Marsh, Sun Cap Ink Buyout Pact

INDIANOPOLIS -- Nearly six months after revealing it was exploring strategic alternatives that included a sale, the exploring seems to be officially over for Marsh Supermarkets, Inc. here. The regional retailer said yesterday signed an agreement for an $11.125 per share cash takeover by an affiliate of Sun Capital Partners Inc.

The definitive agreement follows on the heels of an "exclusivity agreement" Marsh signed with Sun Capital last month, in which the chain agreed not to negotiate with other parties or solicit alternative transactions before May 11. Marsh management said it expects the $88 million cash deal, which has no financing contingency, to close in the third quarter of 2006.

Sun Capital is a leading private investment firm specializing in leveraged buyouts of market-leading companies.

Marsh said its board approved the transaction upon the recommendation of a special committee of disinterested and independent directors. Merrill Lynch & Co. served as financial advisor. The transaction is subject to customary closing conditions and shareholder and regulatory approvals.

"We have conducted a thorough process of analyzing strategic alternatives and are pleased to move forward with an affiliate of Sun Capital Partners," Don E. Marsh, chairman and c.e.o., said. "Sun Capital's financial resources and deep retail operating experience will give Marsh the support we need to compete, grow, and further enhance our business in a changing market.'"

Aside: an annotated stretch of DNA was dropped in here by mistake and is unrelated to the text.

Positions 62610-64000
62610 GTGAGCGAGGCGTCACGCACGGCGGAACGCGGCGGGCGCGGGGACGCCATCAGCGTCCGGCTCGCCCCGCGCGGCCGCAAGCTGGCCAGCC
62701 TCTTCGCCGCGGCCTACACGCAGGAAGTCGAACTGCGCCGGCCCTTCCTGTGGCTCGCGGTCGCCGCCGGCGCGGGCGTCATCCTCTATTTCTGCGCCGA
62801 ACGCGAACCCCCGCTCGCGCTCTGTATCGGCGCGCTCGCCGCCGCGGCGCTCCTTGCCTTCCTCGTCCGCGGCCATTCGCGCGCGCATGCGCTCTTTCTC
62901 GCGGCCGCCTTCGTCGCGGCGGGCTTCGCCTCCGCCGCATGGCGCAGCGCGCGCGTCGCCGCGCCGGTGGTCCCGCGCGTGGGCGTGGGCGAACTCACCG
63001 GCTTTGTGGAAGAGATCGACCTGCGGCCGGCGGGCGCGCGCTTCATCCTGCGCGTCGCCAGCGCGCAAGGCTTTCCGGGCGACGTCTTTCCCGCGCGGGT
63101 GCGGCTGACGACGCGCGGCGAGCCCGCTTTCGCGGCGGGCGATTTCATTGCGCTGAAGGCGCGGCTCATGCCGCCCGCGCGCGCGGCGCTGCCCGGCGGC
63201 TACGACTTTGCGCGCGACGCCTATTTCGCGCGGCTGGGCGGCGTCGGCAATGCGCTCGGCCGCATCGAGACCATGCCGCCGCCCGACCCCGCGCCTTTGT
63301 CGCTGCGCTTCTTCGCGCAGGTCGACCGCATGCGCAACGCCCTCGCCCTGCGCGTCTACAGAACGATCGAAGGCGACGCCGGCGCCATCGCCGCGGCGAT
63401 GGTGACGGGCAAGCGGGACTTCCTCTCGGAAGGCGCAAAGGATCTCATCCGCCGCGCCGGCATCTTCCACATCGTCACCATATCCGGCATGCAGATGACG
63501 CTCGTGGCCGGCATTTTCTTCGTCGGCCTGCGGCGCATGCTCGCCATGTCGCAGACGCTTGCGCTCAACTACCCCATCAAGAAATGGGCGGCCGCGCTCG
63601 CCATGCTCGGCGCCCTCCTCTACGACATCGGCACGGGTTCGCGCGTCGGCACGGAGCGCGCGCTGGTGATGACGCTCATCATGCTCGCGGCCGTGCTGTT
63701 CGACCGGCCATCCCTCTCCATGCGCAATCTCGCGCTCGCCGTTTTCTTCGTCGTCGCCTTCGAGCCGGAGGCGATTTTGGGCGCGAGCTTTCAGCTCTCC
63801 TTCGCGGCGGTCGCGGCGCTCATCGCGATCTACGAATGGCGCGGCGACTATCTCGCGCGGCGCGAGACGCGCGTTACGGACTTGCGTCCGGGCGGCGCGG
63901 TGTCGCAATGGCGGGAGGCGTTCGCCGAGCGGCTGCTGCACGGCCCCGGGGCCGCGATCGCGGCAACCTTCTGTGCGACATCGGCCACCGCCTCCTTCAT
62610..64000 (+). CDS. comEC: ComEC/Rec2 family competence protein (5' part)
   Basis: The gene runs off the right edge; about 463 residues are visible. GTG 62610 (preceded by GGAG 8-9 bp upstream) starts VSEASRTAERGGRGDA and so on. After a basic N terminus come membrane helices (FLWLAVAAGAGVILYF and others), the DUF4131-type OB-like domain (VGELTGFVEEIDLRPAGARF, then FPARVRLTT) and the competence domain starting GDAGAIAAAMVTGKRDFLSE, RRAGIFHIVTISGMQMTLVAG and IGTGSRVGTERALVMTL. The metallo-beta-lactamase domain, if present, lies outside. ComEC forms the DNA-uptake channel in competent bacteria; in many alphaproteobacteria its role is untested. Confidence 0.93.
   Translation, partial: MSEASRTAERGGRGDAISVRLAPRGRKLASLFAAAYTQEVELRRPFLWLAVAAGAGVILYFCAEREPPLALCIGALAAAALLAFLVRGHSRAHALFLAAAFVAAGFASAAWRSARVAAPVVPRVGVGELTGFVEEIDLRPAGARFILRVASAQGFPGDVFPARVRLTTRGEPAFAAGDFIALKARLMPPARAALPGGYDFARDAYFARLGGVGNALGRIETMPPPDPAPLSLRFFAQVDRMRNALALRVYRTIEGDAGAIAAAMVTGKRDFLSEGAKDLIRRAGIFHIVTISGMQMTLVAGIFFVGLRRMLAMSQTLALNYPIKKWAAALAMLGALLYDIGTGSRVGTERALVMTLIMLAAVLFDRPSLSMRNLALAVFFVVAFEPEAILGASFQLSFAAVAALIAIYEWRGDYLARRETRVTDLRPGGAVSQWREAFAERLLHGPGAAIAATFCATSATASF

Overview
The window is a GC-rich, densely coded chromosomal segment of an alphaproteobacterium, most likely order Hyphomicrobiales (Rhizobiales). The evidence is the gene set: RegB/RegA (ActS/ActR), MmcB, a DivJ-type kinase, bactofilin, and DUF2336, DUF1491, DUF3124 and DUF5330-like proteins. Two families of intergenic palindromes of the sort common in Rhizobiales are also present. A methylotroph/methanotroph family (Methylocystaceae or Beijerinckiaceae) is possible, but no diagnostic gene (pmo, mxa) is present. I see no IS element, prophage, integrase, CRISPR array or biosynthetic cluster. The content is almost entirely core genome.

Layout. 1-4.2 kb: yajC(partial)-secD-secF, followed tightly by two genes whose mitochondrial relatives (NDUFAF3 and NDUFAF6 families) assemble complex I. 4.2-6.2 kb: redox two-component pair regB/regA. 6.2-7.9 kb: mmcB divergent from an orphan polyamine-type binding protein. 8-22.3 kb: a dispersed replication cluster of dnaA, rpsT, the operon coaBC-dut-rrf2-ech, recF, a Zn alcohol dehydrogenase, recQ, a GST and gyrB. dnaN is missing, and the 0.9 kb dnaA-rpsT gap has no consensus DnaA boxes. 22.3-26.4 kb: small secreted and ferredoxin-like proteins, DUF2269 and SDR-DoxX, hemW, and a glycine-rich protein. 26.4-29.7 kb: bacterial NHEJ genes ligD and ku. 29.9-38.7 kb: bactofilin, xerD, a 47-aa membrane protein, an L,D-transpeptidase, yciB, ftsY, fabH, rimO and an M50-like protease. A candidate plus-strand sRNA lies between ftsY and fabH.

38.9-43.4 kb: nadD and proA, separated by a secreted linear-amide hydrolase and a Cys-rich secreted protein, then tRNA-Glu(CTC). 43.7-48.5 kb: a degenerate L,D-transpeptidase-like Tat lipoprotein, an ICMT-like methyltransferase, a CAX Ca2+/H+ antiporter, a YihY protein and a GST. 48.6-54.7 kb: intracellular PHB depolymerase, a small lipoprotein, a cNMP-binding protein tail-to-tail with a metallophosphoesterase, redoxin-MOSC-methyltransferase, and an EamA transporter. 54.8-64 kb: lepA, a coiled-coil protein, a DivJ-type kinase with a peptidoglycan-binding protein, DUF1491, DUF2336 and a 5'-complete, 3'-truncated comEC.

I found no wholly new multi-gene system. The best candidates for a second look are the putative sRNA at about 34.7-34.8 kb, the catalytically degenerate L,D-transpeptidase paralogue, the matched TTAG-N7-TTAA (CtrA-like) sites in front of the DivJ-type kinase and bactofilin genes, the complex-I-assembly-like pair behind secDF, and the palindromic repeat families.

"We see tremendous potential in this 75-year franchise and intend to build upon Marsh's significant market share in the communities in which it serves," said Gary M. Talarico, managing director of Sun Capital Partners, Inc. "We also look forward to working with the management team and employees of the company to continue to deliver excellent value to the Marsh customers."

It remains unclear who will lead the supermarket chain once the deal is complete, but industry observers say a new hand at the helm is long overdue.

"The Marsh family sold the company just in time," says Burt Flickinger, managing director of Reach Marketing in New York. "Marsh Supermarkets is clearly caught in a crossfire that includes Meijer, Kroger, Target, and Wal-Mart. They're in an unwinnable pricing and promotion war. Marsh was credited with sponsoring the Indy 500 over the years, and while they've done a superb job in sports marketing, that unfortunately didn't translate sufficiently in terms of profitable sales in stores."

Citing the positives, Flickinger noted that Marsh is blessed with a number of different formats. The company operates 69 conventional Marsh supermarkets, 38 LoBill Foods stores, eight O'Malia Food Markets, 154 Village Pantry convenience stores, and two Arthur's Fresh Market stores in Indiana and western Ohio.

This ad will auto-close in 10 seconds